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About Surviving Digital


We can’t wait any longer to protect children from the consequences of society’s tech obsessions

- USA Today 2020

The screens take a considerable place in the life of each one of us and more particularly of our children. Digital technology has become increasingly and irreversibly important in education and culture and, more generally, in the life of our society. Huge economic and commercial interests are at stake. However, it has become clear over the years that this evolution has also had deleterious effects that give rise to great concern, so much so that the rapid development of the presence of screens in our lives and particularly in the lives of our children, is leading everyone to question both the uses they make of them and the time they spend on them.

One of the main questions that arises is whether excessive use of screens can lead to a real behavioral addiction. This notion must be approached with precaution because it corresponds to a precise medical definition, reserved for particularly serious pathologies. Moreover, these characterized behavioral addictions are often associated with comorbid psychiatric disorders such as depression, anxiety, phobias or personality disorders. The understanding of this issue is complicated in children and adolescents because of the diversity of psychological context and individual situations.

We generally underestimate the role of social vulnerabilities, which have a major impact on the relationship with screens. Indeed, not all children and adolescents are placed in equivalent family, cultural and social contexts and the consequences of the misuse of screens appear all the more serious when the child is in a vulnerable situation: the absence or insecurity of employment, material difficulties of the family, too great a distance to educational, social or medical services, an impoverished cultural context, are all factors that can make it difficult, even inaccessible, to understand the digital world, to educate about the uses of screens, to develop a critical distance and to achieve the necessary self-regulation.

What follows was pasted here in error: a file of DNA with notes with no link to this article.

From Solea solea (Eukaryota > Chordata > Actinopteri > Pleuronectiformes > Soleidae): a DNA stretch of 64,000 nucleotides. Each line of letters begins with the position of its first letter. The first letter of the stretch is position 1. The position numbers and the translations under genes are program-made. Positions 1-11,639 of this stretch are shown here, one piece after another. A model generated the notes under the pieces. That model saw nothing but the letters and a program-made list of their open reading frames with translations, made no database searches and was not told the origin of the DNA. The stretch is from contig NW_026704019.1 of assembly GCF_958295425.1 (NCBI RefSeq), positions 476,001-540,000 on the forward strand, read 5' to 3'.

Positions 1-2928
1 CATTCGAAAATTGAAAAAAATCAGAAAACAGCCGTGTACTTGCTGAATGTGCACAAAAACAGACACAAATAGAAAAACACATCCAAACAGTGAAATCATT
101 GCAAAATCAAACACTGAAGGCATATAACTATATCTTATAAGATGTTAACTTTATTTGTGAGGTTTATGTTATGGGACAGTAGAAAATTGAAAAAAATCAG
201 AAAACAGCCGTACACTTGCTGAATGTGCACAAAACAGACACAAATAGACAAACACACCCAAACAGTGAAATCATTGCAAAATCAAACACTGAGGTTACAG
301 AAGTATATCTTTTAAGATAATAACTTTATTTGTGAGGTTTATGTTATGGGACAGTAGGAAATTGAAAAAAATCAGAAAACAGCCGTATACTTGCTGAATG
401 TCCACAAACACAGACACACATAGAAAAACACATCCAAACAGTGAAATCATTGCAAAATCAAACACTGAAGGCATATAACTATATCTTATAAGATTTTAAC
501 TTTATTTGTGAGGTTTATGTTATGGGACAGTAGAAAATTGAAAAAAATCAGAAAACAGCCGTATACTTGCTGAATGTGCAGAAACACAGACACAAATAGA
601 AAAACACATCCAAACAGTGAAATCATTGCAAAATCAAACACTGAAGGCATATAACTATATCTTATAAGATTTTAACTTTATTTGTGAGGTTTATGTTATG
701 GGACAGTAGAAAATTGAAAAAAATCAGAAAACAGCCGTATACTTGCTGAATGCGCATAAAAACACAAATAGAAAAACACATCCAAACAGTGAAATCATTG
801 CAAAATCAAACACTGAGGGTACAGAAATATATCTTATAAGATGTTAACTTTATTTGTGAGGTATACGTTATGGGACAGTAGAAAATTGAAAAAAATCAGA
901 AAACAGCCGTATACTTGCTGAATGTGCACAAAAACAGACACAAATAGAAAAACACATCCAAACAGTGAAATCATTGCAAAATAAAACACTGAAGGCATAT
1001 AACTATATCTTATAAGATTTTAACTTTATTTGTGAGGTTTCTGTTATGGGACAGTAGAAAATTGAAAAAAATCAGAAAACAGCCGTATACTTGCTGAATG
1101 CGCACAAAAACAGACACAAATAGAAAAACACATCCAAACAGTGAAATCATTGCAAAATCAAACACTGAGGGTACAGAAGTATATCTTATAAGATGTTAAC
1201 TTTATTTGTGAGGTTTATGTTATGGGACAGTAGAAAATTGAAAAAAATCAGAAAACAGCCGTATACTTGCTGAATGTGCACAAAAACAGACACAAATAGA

For several years, the city of Saint Denis and the IRI have been working with parents whose children suffer from disorders due to their early overexposure to screens.

The workshops began with the observation that smartphones - and the progressive invasion of space and time that they entail - are a recent phenomenon, with little established knowledge, and with which everyone - parent, childcare professional, researcher - is at a loss. How to get children and their parents out of overexposure to screens? There is a consensus on the fact that it is not a question of eliminating all screens but of considering them as a pharmakon, i.e. containing positive as well as negative potentialities and thus being able to constitute a remedy as well as a poison. It will also be a question of stimulating, or even inventing, positive parental uses of screens. All the partners are conducting projects on the use of digital tools, their dangers and opportunities. Our approach is participative: how to train adult trainers and adults themselves to create prevention and support approaches to the fight against screen and digital addictions.

Our objectives are:

  • Create tangible and transferable tools for adults and parents (study, method, guide and training curriculum)
  • Empower the adult participants by recognizing their knowledge and contribution to their peers
  • to propose exchanges of know-how with visible and exploitable results in Europe.

These results are addressed to adults, adult education actors and parents, medical staff, local authorities and parents. They are inclusive and are built with the help of adults with fewer opportunities who contribute to the project.

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